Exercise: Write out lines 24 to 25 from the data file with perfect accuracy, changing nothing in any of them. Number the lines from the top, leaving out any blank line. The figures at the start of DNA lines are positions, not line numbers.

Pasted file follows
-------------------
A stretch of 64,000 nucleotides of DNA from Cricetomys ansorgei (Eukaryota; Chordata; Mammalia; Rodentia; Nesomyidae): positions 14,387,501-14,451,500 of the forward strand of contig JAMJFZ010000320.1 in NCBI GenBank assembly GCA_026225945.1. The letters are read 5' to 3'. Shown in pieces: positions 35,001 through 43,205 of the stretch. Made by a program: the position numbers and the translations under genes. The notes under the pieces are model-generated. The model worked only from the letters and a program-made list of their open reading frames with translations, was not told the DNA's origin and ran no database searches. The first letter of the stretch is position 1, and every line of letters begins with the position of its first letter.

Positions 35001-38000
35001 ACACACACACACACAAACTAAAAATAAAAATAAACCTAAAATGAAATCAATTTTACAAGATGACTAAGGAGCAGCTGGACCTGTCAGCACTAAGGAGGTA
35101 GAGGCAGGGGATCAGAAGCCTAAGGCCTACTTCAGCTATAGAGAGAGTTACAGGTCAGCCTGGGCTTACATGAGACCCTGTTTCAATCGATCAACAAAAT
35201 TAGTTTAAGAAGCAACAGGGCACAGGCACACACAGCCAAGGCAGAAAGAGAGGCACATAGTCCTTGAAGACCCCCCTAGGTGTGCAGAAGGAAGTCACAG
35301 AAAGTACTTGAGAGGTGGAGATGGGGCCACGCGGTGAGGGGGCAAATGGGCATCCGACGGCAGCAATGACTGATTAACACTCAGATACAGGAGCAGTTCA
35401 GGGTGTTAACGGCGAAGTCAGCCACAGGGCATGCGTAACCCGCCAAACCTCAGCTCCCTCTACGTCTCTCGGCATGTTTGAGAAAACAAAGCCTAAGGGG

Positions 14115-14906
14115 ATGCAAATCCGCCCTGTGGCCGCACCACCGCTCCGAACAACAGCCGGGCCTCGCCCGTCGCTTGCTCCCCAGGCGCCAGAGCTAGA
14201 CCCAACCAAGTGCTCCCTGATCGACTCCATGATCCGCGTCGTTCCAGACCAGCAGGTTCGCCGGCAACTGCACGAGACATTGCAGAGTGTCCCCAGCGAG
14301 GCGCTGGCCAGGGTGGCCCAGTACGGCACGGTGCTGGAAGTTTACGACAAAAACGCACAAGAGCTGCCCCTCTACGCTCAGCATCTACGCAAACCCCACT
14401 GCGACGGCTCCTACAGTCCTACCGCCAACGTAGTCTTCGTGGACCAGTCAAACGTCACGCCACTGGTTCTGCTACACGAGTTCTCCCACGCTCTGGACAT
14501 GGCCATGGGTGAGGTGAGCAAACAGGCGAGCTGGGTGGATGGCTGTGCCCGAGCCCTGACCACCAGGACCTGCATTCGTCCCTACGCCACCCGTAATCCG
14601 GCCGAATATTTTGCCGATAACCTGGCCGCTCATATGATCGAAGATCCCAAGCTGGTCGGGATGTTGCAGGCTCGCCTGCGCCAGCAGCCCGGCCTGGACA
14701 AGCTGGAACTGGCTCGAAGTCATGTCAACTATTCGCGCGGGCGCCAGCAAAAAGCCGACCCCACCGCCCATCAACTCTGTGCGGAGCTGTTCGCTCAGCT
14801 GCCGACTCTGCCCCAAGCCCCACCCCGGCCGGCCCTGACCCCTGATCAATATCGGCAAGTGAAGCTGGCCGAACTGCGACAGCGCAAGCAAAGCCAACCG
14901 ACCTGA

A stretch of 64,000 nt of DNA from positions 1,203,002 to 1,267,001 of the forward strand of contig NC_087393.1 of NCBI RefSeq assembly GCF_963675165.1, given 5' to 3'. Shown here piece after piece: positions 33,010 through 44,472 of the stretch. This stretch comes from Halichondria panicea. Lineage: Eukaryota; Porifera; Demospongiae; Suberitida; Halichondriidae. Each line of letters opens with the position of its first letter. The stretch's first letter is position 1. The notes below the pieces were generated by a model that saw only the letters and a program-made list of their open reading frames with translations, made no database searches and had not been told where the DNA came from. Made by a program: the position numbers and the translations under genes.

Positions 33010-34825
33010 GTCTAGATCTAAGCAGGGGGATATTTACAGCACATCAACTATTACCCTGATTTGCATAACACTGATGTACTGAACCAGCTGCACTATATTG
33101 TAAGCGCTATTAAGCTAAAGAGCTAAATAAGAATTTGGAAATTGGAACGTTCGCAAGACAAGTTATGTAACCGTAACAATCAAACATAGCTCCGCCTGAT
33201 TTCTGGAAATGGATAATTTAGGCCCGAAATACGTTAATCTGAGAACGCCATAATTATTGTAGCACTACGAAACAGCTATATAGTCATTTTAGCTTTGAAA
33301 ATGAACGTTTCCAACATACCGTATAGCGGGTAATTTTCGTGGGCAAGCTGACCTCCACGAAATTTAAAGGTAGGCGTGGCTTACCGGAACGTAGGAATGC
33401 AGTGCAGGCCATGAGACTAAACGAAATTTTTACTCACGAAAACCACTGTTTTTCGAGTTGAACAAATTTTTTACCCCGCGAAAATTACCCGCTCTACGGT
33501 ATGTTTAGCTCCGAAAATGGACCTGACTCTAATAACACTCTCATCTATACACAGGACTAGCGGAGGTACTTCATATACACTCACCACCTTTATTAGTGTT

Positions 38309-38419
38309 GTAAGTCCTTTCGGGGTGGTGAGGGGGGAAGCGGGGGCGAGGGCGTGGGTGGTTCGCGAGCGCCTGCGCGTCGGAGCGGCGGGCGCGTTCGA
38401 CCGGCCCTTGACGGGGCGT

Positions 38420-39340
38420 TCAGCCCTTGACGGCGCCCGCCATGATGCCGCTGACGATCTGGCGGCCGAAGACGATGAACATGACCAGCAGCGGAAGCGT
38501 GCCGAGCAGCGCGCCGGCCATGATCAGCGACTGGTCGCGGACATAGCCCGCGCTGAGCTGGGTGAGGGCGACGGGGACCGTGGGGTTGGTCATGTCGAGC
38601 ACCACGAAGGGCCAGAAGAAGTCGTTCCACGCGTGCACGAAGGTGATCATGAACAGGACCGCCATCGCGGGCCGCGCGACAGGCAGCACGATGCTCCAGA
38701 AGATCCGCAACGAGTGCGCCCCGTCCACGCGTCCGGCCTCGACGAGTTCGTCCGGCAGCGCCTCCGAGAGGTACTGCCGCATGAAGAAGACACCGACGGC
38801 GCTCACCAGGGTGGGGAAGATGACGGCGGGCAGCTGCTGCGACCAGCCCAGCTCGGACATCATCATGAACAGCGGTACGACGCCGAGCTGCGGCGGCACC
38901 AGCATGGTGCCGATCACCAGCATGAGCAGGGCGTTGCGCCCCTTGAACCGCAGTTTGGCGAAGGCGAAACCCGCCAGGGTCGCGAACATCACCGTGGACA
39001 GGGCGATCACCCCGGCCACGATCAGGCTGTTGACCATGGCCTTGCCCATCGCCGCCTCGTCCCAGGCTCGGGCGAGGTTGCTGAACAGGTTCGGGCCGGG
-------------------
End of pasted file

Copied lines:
33401 AGTGCAGGCCATGAGACTAAACGAAATTTTTACTCACGAAAACCACTGTTTTTCGAGTTGAACAAATTTTTTACCCCGCGAAAATTACCCGCTCTACGGT
33501 ATGTTTAGCTCCGAAAATGGACCTGACTCTAATAACACTCTCATCTATACACAGGACTAGCGGAGGTACTTCATATACACTCACCACCTTTATTAGTGTT